Advances in Diabetes Technology and Research                         being used in a variety of ways for a variety of reasons.
    Dr Paul Hofman will share information gathered at recent             Dr Fran Mouat will provide an overview of the types of
    International Scientific Meetings regarding treatment options,       insulin currently available and discuss a range of blood
    approaches to care and research outcomes in Paediatric Diabetes      glucose profiles most suited to certain insulin regimes.
                                                                         RSVP: By Wednesday 14 April
    Psychological Aspects of Compliance                                  Contact: Sara-Maria Broekhoff
    How do you deal with your toddler who runs away when they                      Youth Administrator, Diabetes Auckland
    see their injection coming? How do you deal with your 8 year         Email:
    old who doesn’t want to be “different”? How do you deal with         Phone:    09 623 2508
    your young teen stealing food from the pantry at night? How
    do you deal with your adolescent wanting to “party” all night?       This evening is specifically focussed at an adult level and
    John Cowan from Parents Inc will talk about the developmental        there will be no provision for care of children.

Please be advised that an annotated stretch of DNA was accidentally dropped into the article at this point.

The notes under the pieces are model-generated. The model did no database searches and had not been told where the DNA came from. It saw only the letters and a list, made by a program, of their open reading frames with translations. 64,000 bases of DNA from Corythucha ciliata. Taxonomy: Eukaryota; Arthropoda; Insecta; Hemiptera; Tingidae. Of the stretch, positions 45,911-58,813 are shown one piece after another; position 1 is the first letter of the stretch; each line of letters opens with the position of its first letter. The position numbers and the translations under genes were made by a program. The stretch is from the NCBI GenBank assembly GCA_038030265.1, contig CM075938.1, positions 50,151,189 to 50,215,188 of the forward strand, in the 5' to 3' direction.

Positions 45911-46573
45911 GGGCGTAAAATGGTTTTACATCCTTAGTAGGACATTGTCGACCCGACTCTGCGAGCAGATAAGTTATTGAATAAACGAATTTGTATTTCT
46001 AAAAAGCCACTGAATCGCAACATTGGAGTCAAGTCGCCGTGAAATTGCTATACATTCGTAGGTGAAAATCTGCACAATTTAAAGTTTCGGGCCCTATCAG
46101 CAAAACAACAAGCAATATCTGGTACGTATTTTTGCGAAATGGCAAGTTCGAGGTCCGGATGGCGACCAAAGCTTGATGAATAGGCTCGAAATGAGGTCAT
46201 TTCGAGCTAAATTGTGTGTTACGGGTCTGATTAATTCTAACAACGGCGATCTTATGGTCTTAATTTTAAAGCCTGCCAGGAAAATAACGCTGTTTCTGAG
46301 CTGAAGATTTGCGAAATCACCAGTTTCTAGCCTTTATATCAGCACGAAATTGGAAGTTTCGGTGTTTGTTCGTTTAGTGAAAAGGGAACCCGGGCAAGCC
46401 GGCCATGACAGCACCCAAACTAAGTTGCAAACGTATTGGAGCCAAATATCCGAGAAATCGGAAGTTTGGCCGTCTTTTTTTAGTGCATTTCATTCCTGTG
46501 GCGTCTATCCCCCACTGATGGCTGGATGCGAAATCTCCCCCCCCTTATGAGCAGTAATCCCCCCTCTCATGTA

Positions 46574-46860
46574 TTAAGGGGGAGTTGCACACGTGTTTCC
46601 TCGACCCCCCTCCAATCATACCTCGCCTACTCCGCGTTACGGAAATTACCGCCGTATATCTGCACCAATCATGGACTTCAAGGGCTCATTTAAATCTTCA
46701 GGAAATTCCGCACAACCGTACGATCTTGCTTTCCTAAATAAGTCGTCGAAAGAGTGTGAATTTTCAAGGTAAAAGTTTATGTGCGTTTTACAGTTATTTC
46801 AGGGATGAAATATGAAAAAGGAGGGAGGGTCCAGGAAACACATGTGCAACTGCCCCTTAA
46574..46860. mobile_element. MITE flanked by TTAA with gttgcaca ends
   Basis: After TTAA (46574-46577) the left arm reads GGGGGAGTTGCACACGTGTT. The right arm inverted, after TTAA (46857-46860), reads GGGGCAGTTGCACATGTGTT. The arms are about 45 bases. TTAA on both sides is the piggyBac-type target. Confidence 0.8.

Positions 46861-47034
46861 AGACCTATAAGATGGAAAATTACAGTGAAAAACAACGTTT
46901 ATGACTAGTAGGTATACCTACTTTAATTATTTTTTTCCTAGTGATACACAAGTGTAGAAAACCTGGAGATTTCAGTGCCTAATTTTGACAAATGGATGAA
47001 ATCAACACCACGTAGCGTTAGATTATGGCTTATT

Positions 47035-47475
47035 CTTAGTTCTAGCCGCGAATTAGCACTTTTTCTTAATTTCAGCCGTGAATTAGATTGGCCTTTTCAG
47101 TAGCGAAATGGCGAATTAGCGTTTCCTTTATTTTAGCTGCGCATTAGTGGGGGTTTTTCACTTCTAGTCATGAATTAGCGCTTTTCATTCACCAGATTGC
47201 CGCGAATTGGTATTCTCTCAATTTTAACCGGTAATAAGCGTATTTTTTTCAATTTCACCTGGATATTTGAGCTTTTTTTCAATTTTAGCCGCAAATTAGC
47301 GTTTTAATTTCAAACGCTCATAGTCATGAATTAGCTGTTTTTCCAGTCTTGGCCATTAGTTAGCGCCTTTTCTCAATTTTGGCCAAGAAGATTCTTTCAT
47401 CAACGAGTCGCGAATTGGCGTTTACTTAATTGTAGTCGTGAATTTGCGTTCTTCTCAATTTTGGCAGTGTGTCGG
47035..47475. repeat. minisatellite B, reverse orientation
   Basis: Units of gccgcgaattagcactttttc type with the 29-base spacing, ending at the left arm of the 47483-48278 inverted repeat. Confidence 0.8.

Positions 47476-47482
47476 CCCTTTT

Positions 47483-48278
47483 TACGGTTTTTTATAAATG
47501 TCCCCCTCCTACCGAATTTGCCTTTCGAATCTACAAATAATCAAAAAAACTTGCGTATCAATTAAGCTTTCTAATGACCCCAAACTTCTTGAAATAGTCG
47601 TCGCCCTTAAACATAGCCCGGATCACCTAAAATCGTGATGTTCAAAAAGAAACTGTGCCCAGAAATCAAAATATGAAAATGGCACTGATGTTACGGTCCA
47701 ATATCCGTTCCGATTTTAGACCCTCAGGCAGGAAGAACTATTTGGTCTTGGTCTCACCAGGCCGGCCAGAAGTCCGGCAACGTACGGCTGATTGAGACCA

stages, the difficulties these stages pose for parents in managing   Light supper will be provided at the end of the evening.
    diabetes and the kinds of approaches that may be used to make
                                                                         Free parking available on site.
    the transition through childhood and adolescence a little easier.

    Sponsored by Medica Pacifica with the support of other companies:

  Wider Choice of Diabetes Management
    Products Available on Prescription
           From July 1st, 2009

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1. Data on file. *Prescription conditions apply. Always read the label and follow the manufacturer’s instruction.           TAPS No: NA 3424